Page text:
Image Credit: Nordroden/Shutterstock.com
According to the Semiconductor Industry Association, 2020 saw record-breaking international sales of semiconductors, to the tune of $439 billion. However, despite that success, the COVID-19 pandemic illustrated the insecurity of worldwide semiconductor supply chains as massive shortages of semiconductor chips were seen in the first quarter of 2021.
Semiconductor Shortages in 2020
Most visibly, car manufacturers were significantly impacted by semiconductor shortages; Ford, Nissan, and Toyota all announced production cutbacks due to the lack of microprocessors. In addition, manufacturers of game consoles, Microsoft and Sony, have reported severe stock shortages within the last year.
With additional focus triggered by shortages and funding initiatives from governments worldwide, 3D printing in the semiconductor sector is becoming more attractive. According to experts, after shortages are solved, the increased focus and funding will likely result in advancements and products brought about by 3D printing. Additive manufacturing will likely bring about more innovative devices, reduced costs, more significant memory, faster speeds, and reduced energy usage.
Printing Flexible Circuits
One up-and-coming area involves recent advancements related to the 3D printing of flexible circuits.
In one development, a Germany-based research collaboration between the University of Hamburg and Deutsches Elektronen-Synchrotron (DESY) has created a process appropriate for 3D printing that could be used to make transparent and bendable electronic circuits. The circuits are tightly weaved silver nanowires formed in suspension and placed in several flexible, transparent polymers.
In a paper published by Scientific Reports, the researchers said their technology could allow for new applications, including printed LEDs, solar panels, or electronic tools. The researchers also described how their fabrication process could be used to make a flexible capacitor.
The silver nanowires used in the mesh are usually tens of nanometers in diameter and 10 to 20 micrometers long. X-ray analysis revealed that the composition of nanowires placed in a polymer was not transformed and that conductivity increased due to the compression caused by the polymer during curing.
The silver nanowires were placed on a substrate in suspension and then left out to dry. For cost purposes, the goal was to get the maximum conductivity with the least amount of nanowires possible. This approach also lends itself to greater transparency. Using this technique in a layer-by-layer approach, the team created a conductive path or area. A flexible polymer is placed on the conductive mesh, which is then covered with another mesh and more polymer. With respect to the geometry and material required, various electronic parts could be made in this manner.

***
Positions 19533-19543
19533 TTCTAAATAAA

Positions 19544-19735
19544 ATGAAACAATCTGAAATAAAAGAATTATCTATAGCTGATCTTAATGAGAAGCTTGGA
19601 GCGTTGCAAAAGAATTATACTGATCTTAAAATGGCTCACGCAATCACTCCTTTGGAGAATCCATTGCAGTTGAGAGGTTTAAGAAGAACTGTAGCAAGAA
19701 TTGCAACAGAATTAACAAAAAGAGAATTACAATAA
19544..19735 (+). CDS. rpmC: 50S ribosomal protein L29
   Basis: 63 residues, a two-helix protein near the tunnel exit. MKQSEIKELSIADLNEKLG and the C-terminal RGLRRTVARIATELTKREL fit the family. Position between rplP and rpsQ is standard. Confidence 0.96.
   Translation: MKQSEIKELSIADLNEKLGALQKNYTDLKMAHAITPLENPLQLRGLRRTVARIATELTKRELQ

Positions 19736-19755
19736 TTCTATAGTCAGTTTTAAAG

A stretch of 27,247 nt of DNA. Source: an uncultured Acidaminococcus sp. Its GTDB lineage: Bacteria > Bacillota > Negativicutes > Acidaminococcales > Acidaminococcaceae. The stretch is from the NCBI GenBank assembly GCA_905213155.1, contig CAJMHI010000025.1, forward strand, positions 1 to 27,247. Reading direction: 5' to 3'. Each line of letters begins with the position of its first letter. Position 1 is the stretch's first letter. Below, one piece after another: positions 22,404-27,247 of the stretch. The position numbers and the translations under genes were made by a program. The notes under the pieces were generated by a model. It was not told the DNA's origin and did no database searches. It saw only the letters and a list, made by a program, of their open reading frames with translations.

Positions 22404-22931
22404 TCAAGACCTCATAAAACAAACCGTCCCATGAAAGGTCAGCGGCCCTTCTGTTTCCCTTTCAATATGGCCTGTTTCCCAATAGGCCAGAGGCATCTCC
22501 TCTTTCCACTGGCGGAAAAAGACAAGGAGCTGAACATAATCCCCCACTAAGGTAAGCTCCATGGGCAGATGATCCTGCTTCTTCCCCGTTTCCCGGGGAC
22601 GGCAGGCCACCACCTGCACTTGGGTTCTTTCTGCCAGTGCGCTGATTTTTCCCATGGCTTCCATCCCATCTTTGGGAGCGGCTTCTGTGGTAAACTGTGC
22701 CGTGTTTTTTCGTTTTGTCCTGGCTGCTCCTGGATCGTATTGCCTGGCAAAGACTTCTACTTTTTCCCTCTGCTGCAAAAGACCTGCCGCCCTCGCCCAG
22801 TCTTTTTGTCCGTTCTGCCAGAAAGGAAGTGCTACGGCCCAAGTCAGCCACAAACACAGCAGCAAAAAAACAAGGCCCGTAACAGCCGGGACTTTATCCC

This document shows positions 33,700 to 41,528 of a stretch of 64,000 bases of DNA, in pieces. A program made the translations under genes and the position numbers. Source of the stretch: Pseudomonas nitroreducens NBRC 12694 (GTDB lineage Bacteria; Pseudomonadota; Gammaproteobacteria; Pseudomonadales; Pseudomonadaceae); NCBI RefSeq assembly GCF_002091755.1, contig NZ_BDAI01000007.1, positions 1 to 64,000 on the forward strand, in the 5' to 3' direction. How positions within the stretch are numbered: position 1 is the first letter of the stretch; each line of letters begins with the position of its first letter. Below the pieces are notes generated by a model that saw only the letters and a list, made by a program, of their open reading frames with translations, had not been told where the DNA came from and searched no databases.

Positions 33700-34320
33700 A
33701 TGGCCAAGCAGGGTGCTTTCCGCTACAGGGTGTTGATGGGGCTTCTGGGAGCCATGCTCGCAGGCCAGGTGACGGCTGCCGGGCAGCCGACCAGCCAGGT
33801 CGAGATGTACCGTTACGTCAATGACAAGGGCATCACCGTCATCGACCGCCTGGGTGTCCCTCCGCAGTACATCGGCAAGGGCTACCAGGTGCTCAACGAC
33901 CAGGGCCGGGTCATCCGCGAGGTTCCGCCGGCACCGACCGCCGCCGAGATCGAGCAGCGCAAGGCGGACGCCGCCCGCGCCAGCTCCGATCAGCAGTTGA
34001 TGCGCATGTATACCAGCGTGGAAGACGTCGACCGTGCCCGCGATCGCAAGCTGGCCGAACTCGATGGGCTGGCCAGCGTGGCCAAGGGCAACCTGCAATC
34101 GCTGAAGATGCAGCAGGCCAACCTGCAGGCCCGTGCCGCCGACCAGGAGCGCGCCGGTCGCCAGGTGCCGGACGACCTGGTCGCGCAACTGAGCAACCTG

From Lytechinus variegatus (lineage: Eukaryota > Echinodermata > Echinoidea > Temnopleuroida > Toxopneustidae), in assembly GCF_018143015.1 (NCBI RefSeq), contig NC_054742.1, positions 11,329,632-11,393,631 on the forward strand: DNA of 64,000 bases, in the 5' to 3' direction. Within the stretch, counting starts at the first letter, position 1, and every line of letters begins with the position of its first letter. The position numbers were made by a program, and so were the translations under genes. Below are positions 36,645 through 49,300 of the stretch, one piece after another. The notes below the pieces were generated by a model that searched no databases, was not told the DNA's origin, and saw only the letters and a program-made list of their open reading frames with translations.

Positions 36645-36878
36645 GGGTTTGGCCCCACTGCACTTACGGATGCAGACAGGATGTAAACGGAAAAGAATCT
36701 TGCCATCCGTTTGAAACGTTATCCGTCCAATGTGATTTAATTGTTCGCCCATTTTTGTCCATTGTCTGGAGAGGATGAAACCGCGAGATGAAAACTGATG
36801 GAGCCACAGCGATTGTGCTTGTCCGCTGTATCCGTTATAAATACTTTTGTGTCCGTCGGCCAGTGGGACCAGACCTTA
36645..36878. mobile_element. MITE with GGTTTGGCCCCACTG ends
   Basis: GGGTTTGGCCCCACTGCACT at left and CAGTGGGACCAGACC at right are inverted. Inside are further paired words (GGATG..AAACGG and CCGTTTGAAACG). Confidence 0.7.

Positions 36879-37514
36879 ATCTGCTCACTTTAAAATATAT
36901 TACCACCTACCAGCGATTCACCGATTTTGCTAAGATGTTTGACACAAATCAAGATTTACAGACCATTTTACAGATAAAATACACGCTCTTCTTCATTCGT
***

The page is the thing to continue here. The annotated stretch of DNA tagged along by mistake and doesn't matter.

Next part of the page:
In their report, the study team said they could generate their desired finished product through a deliberate layering process but added that their process could be transferred to standard 3D printer technology. The further progression of commercial 3D printing, which is typically designed for individual printing materials, is also required for the full realization of this technology, as standard printing nozzles could easily be blocked by the tiny nanostructures.
In another collaborative development, researchers from the US Air Force and the company American Semiconductor used 3D printing to produce a flexible silicon-polymer semiconductor. The new chip is bendable and features a microcontroller with built-in memory capable of controlling and gathering data for analysis. The sophisticated, flexible integrated circuit has a memory capacity more than 7,000 times bigger than other comparable technology on the market.
Currently, 3D printing is being used to make printed circuit boards (PCBs), often with distinctive geometry, interconnected frameworks, and various amounts of embedded components. The capability to 3D-print integrated circuits and other elements straight into a PCB makes it possible for low-volume production of highly customized devices with distinctive form factors and abilities.
Greater adoption of 3D printing in the semiconductor industry is beginning to appear inevitable. Moving forward, 3D printing will probably be placed on more challenging problems than handling semiconductor shortages. This will likely mean making parts with extremely minute features and more complicated geometries. Within the next decade or so, the technology initial for small parts and aesthetics will increasingly be employed to reimagine designs.
Within two decades, design based on 3D printing will be taught in colleges and universities. The engineers coming out of these programs will have 3D printing in mind as they start their careers. This is in sharp contrast to the present generation of engineers who learn about 3D printing in the middle of their careers.
Resources and Further Reading
Molitch-Hou, M. 3D Printing Steps in to Aid Semiconductor Industry’s Faltering Supply Chains. 3DPrint.com. [Online] Available at: https://3dprint.com/280766/3d-printing-steps-in-to-aid-semiconductor-industrys-faltering-supply-chains/
Sertoglu, K. Interview: A solution to the Semicon chip shortage? How 3D printing is disrupting the $439 billion semiconductor industry. 3D Printing Industry. [Online] Available at: https://3dprintingindustry.com/news/interview-a-solution-to-the-semicon-chip-shortage-how-3d-printing-is-disrupting-the-439-billion-semiconductor-industry-187410/
Deutsches Elektronen-Synchrotron DESY. Flexible circuits for 3D printing. [Online] Available at: https://www.desy.de/news/news_search/index_eng.html?openDirectAnchor=1623&two_columns=1
Mraz, S. 3D-Printed Flexible Chip Offers 7,000X More Memory. Machine Design. [Online] Available at: https://www.machinedesign.com/3d-printing-cad/article/21836322/3dprinted-flexible-chip-offers-7000x-more-memory